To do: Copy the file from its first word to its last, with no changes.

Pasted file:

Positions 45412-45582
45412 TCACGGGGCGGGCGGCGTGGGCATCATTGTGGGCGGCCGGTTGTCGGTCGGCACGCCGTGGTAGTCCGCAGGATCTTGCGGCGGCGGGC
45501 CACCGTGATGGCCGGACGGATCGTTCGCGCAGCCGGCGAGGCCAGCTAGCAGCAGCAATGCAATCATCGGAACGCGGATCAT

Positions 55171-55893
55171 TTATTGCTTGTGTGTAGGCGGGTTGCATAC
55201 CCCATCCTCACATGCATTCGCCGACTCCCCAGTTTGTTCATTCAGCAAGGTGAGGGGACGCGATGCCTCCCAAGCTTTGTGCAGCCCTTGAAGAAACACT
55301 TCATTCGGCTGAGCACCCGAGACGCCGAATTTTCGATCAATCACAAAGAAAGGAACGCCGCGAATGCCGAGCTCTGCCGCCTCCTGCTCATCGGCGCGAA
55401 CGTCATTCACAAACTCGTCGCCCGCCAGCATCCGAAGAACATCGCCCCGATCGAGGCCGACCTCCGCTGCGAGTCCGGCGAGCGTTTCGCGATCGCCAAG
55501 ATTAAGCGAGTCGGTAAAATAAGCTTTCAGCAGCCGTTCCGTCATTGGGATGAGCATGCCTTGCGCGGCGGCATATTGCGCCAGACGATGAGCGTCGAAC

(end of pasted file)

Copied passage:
Positions 45412-45582
45412 TCACGGGGCGGGCGGCGTGGGCATCATTGTGGGCGGCCGGTTGTCGGTCGGCACGCCGTGGTAGTCCGCAGGATCTTGCGGCGGCGGGC
45501 CACCGTGATGGCCGGACGGATCGTTCGCGCAGCCGGCGAGGCCAGCTAGCAGCAGCAATGCAATCATCGGAACGCGGATCAT

Positions 55171-55893
55171 TTATTGCTTGTGTGTAGGCGGGTTGCATAC
55201 CCCATCCTCACATGCATTCGCCGACTCCCCAGTTTGTTCATTCAGCAAGGTGAGGGGACGCGATGCCTCCCAAGCTTTGTGCAGCCCTTGAAGAAACACT
55301 TCATTCGGCTGAGCACCCGAGACGCCGAATTTTCGATCAATCACAAAGAAAGGAACGCCGCGAATGCCGAGCTCTGCCGCCTCCTGCTCATCGGCGCGAA
55401 CGTCATTCACAAACTCGTCGCCCGCCAGCATCCGAAGAACATCGCCCCGATCGAGGCCGACCTCCGCTGCGAGTCCGGCGAGCGTTTCGCGATCGCCAAG
55501 ATTAAGCGAGTCGGTAAAATAAGCTTTCAGCAGCCGTTCCGTCATTGGGATGAGCATGCCTTGCGCGGCGGCATATTGCGCCAGACGATGAGCGTCGAAC